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It is a serious matter to refer to error as ‘truth’, especially in the classroom with so many impressionable young people listening.
Nevertheless, this is what is happening in our schools in the United Kingdom. There are times when what our children are taught in government-run schools is not only inappropriate, but in error. Often these errors could and should have been avoided.
Two examples will serve to illustrate the point.
The National Curriculum in the UK states that, at Key Stage 4, ‘Pupils should be taught … that the fossil record is evidence for evolution.’1 Yet the fact that we can actually recognise most of these fossils demonstrates that there has been little or no change in many creatures since the time that they were fossilised. In the picture shown, the fossil coelacanth looks identical to the modern example, showing that they have not experienced an evolutionary transformation.
One of the examination boards states on its GCSE Biology syllabus that ‘Candidates should be able to … describe how the process of natural selection may result in changes within a species, as illustrated by the peppered moth’2 (emphasis mine). GCSE is the standard school examination system for England, Wales and Northern Ireland (but not Scotland), and stands for General Certificate of Secondary Education. A popular GCSE biology textbook contains a section on this peppered moth, together with a famous photograph of the moths resting on the bark of trees.3 It has been shown for some considerable time that these well-known photos of the peppered moths are fraudulent. The moths do not, for example, usually rest on tree trunks, and so the photos could only be taken by gluing dead specimens to trees.4,5,6
It is unlikely that schools, teachers and educators are deliberately seeking to mislead their pupils. Nevertheless, it must be emphasised that our children in the UK are indeed being misled. They are, in some instances, being taught concepts as fact—concepts which are, at best, dubious and, at worst, fraudulent. Sometimes science teachers may not be as up-to-date with the latest research as they would like to be, but it is remarkable that the authors of the very textbooks used by teachers have failed to do their homework properly.
Test all things’ said the apostle Paul in 1 Thessalonians 5:21, a phrase that would not be out of place in the Science
National Curriculum. In the National Curriculum document, it states that ‘Pupils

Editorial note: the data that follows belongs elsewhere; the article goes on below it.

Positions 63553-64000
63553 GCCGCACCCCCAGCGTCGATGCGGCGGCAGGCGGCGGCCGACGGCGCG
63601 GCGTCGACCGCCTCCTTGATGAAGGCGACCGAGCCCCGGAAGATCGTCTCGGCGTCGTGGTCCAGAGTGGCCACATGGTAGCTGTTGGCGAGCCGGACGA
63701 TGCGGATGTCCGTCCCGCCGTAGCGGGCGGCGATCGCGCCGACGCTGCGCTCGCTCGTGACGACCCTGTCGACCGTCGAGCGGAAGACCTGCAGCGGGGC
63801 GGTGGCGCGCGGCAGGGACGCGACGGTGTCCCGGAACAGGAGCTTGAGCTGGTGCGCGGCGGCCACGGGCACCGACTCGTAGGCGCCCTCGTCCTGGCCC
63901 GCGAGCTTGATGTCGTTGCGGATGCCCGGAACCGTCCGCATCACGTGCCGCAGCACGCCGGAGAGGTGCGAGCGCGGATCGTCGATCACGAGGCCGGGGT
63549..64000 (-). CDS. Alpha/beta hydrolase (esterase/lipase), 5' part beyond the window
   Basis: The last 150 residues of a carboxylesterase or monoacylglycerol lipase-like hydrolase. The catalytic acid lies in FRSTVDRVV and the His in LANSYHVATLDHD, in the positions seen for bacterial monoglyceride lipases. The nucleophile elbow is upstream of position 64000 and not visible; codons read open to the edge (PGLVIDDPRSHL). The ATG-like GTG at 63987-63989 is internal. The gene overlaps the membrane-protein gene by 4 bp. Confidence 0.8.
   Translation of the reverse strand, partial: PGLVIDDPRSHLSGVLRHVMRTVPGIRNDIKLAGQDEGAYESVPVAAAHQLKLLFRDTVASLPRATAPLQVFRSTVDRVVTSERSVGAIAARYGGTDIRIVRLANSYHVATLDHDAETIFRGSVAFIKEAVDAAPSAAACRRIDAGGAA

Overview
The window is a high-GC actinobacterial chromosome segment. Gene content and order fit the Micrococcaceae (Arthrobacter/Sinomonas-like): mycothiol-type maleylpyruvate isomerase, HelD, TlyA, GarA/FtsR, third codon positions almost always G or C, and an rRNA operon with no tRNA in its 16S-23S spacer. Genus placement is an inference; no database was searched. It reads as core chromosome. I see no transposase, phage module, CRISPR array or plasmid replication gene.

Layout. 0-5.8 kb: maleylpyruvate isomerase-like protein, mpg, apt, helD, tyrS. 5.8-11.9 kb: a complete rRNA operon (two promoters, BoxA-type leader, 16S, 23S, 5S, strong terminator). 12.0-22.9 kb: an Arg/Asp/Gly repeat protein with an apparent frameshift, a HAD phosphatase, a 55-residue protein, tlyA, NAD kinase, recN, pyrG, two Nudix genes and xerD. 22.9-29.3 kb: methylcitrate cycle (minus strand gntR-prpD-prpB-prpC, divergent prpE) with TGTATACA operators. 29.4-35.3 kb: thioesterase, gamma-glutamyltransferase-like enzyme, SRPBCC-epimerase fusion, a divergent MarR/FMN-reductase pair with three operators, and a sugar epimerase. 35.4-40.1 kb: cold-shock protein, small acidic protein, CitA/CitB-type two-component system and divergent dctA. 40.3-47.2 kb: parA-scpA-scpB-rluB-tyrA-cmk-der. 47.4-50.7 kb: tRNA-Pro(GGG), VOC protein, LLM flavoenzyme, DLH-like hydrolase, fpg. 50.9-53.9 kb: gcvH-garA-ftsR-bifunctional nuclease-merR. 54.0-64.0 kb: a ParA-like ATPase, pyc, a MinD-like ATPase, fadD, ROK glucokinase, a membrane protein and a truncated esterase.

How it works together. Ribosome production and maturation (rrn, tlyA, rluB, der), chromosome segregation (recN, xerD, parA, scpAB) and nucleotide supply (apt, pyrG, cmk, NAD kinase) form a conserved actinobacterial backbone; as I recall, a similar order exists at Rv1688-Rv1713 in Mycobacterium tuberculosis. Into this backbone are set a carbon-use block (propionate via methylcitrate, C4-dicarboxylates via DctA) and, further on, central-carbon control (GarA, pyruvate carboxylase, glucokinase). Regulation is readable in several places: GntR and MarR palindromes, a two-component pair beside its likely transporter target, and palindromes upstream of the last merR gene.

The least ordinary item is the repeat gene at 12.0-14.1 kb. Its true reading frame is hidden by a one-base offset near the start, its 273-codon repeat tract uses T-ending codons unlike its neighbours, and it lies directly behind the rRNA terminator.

should be taught to … use scientific knowledge and understanding to turn ideas into
a form that can be investigated.’7 Too often, as we have seen, this ideal can break down when pupils are
being taught biological evolution, geological ages or astronomical deep time. Children in the
science classroom are often not encouraged to question whether or not evolution is true,
or to examine alternatives, whether the alternative is a mild dose of ‘intelligent design’ or full-blown
biblical creation. The pupil who is encouraged to develop hypotheses to explain their
experimental investigations is then discouraged from precisely the same act in other
areas, such as evolutionary biology.
As parents, we need to be aware of what our children are learning. We need to discuss with them, and with the school, what the science curriculum is (and sometimes other subjects as well). Parents don’t need to know all the answers about creation/evolution to do it—just some basic knowledge of the issues.
We also need to consider supplementing our children’s home libraries with good biblically-based books (many of which can be found in the online bookstore). As parents, we also need to spend time discussing the authority of the Bible vs the opinions of men (evolutionists) with our children, and to pray with them about these issues. We may even need to consider whether the school in which our children are being taught is the best educational environment for them (even if they are in Christian schools, some of them have very little biblical integration in the subjects being taught and thus are often more secular than Christian).
It was the famous reformer Martin Luther who said some 500 years ago: ‘I advise no one to place his child where the Scriptures do not reign paramount.’ If our children are not being taught to base all their thinking—in science as well as in other areas—on the solid foundation of Scripture, then they are being taught error. We need to be sure that what our children encounter in the classroom is Truth.